As the world’s appetite for data continues to grow, the advantages presented by silicon photonics will be even more compelling. “The performance and power profile of silicon photonics give it distinct advantages in a number of applications,” says Hershenson. “And as silicon photonics processes at leading fabs mature, I expect we will see more and more applications emerge.”
It’s also imperative from a sustainability perspective. More than 10 percent of the world’s energy is being used today by computers and data centers. As our demand for data processing continues to rise, we must find a sustainable way to grow.
Greater compute power will enable many things, but few are more immediately enticing than the shift toward greater precision, particularly in the world of biology. We see future technological advances becoming increasingly tailored to individual subjects as we continue to exert agency over the world we live in. Companies and services will work to understand the needs of an individual in a given context and address those needs dynamically. We expect to see this trend across a number of rapidly changing industries including drug discovery, industrial farming, and retail supply chains and logistics. One of the most profound examples will be in the development of a COVID-19 vaccine.
“It is astonishing that the first two COVID-19 vaccines headed for FDA emergency use authorization will be based on mRNA technology,” says Playground Global general partner Jory Bell. “The mRNA modality is so new to the scene that these vaccines will also be the first ever mRNA therapies of any type to gain any kind of regulatory approval. Part of that is because mRNA therapies are such a flexible, modular approach that once you develop the vaccine substrate, loading it with what is essentially a program, or a payload, is extremely fast, which immediately put these vaccines at the pole position in the global race to stop the pandemic.”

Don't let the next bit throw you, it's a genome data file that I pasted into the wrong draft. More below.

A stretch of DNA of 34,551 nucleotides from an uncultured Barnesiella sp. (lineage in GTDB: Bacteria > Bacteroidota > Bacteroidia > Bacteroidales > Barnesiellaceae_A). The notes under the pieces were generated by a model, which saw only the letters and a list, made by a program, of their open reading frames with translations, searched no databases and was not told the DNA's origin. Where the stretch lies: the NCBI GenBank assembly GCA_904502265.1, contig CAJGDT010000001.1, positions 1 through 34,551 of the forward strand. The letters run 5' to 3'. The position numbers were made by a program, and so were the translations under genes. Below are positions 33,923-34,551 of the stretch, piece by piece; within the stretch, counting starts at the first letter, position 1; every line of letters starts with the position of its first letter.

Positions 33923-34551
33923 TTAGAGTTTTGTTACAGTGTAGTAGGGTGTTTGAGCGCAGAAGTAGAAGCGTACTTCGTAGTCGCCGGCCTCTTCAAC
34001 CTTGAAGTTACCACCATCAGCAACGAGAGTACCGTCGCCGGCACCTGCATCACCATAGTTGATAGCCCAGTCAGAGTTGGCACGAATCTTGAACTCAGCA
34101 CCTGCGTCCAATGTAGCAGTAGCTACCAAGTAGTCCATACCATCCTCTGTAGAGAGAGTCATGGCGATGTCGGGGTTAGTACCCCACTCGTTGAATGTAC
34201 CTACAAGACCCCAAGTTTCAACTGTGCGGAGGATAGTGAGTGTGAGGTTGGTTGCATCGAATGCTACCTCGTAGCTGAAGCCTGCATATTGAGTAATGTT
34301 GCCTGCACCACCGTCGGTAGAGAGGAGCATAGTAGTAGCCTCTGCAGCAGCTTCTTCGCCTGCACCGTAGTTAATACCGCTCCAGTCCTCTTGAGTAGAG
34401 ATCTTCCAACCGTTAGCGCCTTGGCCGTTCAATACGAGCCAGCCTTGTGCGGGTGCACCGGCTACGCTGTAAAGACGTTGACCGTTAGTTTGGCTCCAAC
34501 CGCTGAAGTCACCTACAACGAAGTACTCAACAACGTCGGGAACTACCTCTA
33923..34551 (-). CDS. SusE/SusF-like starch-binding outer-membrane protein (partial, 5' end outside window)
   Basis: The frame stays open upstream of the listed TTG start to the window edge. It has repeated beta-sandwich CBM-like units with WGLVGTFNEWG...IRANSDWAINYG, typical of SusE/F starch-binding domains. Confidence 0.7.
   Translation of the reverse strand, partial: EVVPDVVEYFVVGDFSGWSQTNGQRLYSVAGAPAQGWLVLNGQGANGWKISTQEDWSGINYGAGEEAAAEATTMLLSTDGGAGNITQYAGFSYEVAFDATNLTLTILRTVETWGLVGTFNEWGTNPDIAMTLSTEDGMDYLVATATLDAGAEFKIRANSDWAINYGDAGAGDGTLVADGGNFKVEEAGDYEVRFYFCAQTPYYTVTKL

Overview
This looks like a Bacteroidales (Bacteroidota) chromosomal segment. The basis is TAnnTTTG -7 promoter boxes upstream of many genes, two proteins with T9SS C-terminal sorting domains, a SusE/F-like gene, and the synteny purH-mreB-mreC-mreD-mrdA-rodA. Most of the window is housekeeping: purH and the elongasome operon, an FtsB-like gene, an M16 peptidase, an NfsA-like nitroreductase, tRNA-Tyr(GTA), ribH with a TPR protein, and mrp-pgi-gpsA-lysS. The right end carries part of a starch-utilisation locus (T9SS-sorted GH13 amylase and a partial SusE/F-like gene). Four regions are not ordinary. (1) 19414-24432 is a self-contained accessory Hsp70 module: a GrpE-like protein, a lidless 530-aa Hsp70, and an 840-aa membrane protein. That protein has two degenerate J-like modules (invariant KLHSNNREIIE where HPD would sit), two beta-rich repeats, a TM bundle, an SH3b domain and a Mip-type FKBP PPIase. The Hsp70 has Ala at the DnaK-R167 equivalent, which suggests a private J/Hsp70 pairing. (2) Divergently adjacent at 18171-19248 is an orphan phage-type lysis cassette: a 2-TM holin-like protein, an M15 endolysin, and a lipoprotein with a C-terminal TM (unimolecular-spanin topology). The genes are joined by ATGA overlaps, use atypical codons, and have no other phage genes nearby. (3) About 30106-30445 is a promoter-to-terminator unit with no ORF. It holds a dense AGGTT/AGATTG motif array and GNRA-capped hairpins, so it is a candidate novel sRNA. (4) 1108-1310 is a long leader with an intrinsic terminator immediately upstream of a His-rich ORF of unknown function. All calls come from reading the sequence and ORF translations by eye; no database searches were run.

Bell predicts this will be one of the first major steps in the widespread availability of personalized medicine: “In the future, using the same fundamental mRNA modality, we’ll see other truly programmable smart therapeutics, where the mRNA will use genetic circuits to sense and react in the body and only apply itself to disease cells, viruses, bacteria, and other pathogens — and they will be able to do so in an increasingly sophisticated manner. And again, we’ll be able to do so in ways that can be developed on a very fast timeline, because it’s just going to be like loading new software onto the same therapeutic backbone.”
There is also accelerating opportunity around genome sequencing and its applications. “We’re seeing a revolution in healthcare that’s just starting to take off,” says Bell. “The falling cost of genome sequencing will have a major impact in the way we think about medicine. Sequencing a single human genome went from costing an estimated $2.7 billion for the Human Genome Project‘s first efforts two decades ago to less than $1,000 today.”
“We believe the cost per human genome will soon fall to $100, and maybe even $10 in the coming years,” says Bell. “Eventually, when you go for an annual checkup, you’ll have your full human genome sequenced — which will be used to quickly and accurately diagnose disease and to develop ever more personalized treatments.”